90. Welcome GCat = )

    A lovely piece that I think would be excellent for handing gently to our unsure and now swithering No’s.

  91. I almost resisted the temptation to say told you so but no I won’t hold back.

    I told you so and the rest of the 45% told you so, we knew the mess that was coming our way, we didn’t believe the Unionist lies and rightly didn’t believe them.

    Anyway now I have that off my chest, welcome on board, what a fabulous article, glad I took the time out to read it

  92. Fantastic article and wonderfully written. I’m sure your words will inspire so many others to move to the team independent. Thank you

  93. This is a very eloquently written piece. Thanks for putting your thoughts together so coherently, even though it’s clearly caused you some pain to do so. The next few years will certainly be very interesting and I say bring it on.

  94. What an uplifting and inspiring piece! Although you say people like me (who’s supported Scottish Independence all my adult life) can say “I told you so!”, l have no desire to at all. It takes courage and not a little self examination to change your mind the way you have and I just want to thank you for writing this.

  95. This is the best blog I have read on case for Scottish Independence. Thank you. I have a lighters step and more fire in my belly today than yesterday (or the day before). And I’m sending the link to all my friends and family too. Many of whom are not convinced that independence is the way forward. Once again – a heartfelt thank you.

  96. I was a Yes voter the first time around, but in 2014 it felt like a knife edge. It was a hard choice, there was a feeling of mourning the loss of something dear. There was fear too as independence was and still is the harder path. I was looking to expedite progress; to do what the Lib Dems failed to do and hard reset enfranchisement; to indulge my moderate conservatism and see government shrink a little; to reclaim the sense of globalism that living abroad for a decade had instilled in me; to escape the draconian anti-immigration laws that kept my spouse and I apart for 7 months of our first year of marriage; to protect the dualist social contract of citizenship see social care stabilise and – dare I say it – grow beyond its origins.I was sure of my choice, but would be a hypocrite to say “I told you so” to anyone – in 2014 my vote was a personal matter and I can’t hold anyone to another standard.

    Thank you for your openness and taking the time to write. You’re welcome here.

  97. Welcome and I hope it might come that you see it as a positive choice rather than a least worst choice.

    I used to worry about an independent Scotland’s economic viability based on government figures and the press. But then I started looking at it from first principles. So here is a country in a safe part of the world that speaks English as a first language. Has a highly educated population and is self-sufficient in energy, water and food. Has a big financial centre in Edinburgh plus a booming tech sector. Not to mention oil and tourism.

    Then looking at near neighbours without half those advantages yet a higher quality of living raises the question, why are they doing better? And the answer I came up with is the union. Scotland’s economy is not in Scottish hands. It might be the wrong answer, but I can’t see any other explanation.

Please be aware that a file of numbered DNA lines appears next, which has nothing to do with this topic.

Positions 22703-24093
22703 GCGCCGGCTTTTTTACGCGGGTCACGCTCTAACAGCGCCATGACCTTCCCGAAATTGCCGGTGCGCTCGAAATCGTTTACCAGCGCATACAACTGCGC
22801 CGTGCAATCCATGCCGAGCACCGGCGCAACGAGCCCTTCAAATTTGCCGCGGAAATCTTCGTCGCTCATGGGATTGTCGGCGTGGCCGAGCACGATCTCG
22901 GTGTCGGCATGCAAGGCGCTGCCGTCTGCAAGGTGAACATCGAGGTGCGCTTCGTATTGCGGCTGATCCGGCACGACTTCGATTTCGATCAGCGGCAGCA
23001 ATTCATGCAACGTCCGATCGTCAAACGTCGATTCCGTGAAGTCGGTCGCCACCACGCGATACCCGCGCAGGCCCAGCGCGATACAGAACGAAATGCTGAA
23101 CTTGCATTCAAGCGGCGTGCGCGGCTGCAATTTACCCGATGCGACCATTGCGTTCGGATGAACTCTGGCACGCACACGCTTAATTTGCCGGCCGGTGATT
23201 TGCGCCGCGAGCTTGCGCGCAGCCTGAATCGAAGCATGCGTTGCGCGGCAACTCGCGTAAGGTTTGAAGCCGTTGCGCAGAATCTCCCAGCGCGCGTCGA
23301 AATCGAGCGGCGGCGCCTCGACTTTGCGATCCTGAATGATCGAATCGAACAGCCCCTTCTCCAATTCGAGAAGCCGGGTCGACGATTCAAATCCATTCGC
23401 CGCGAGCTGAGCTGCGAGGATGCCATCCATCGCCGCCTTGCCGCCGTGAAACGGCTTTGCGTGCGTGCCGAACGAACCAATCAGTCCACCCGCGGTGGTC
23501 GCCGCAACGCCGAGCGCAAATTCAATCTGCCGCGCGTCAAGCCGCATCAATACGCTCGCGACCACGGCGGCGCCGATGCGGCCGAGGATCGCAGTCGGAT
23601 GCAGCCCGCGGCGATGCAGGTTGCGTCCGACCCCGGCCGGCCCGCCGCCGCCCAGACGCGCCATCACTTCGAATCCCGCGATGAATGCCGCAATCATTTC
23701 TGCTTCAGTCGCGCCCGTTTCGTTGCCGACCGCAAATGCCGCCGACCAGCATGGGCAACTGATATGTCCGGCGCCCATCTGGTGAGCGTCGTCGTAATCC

Then I was reading a history of the USA and came across a quote from a loyalist during the time of the war in independence. The American Colonies actually *cost* the British government money. ‘This is folly’ went the quote, ‘how do they expect to pay the shortfall without causing ruination?’ Well, the USA seem to be doing alright. And it struck me the exact same argument is now used against Scotland.

    • Some very interesting parallels there, Craig, and far more convincing than arguing over a pinhead about statistics that are far from reliable.

      Scotland isn’t uniquely incapable of managing its own affairs, as some continually imply. We have resources that many similar-sized countries would envy.

      Even little Malta “sits at the top table”, and it’s high time Scotland did too.

  98. I have to admit it is always tempting to say I told you so, but I’d rather say well done coming to all the conclusions we’ve championed for yrs ! Actually some of us many decades . I just hope you can convert many more to these truths and maybe ( if u r brave enough) post this in some unionist sites . Welcome.

  99. Spot on.

    The article more than adequately sums up the gaping emptiness that I feel post-Brexit ref. I was arms still am a Yes voter for the type of country I want to live in. I’d even have settled for status quo to remain. But the rattling of Jackboots coming from the right wing in Westminster makes me realise that this Indyref 2 has to be won or we’re so fucked

  100. Can’t disagree with anything-fav piece. I’m not a proIndy fan for the sake of it and do question myself constantly as this is so huge. I always come back to Scots being able to make decisions themselves-I do see huge potential with the great people living in Scotland who sometimes undermine their contributions. Many still think we watch Braveheart and that brainwashes us. Many claim we are AntiEnglish which is wrong. Many English friends live in Scotland and join the Yes family-it is open to all. Brexit has been terrible and things in Downing Street are getting worse. I also fear Holyrood parliament’s existence is at stake now. Thanks for all your points and I hope many more read this and come to the same conclusion. Now is the time. 😉

  101. What a fantastically well written piece. It is well balanced and packed with honesty and really demonstrates the soul searching you have done.
    As others have said, you are welcome, welcome and even more welcome. You should not be surprised about the reaction you have received to your writing. It is personal and moving and no doubt strikes a resonance with many.

  102. This article echos a lot of my own thoughts and feelings.
    I voted NO in 2014. It was because of feeling British but also fear. Further research after my vote begun to strongly change my mind.
    I am British but Britain has let us down (in more ways than one) and the fear is well and truly gone. Brexit in the nail on the head.

    I am elated that we will be getting another chance to make this decision. I am under no illusion that this will be easy – but I will definitely be voting YES next time round.

    • Anthony,
      Welcome aboard! Better late than never my friend. Not sure if you’re aware or not but there are a multitude of pro Indy sites out there that will help to reinforce your decision, backed up by cold hard factual evidence. Most of those sites can be accessed through the mother of them all – Wings Over Scotland. Enjoy! 🙂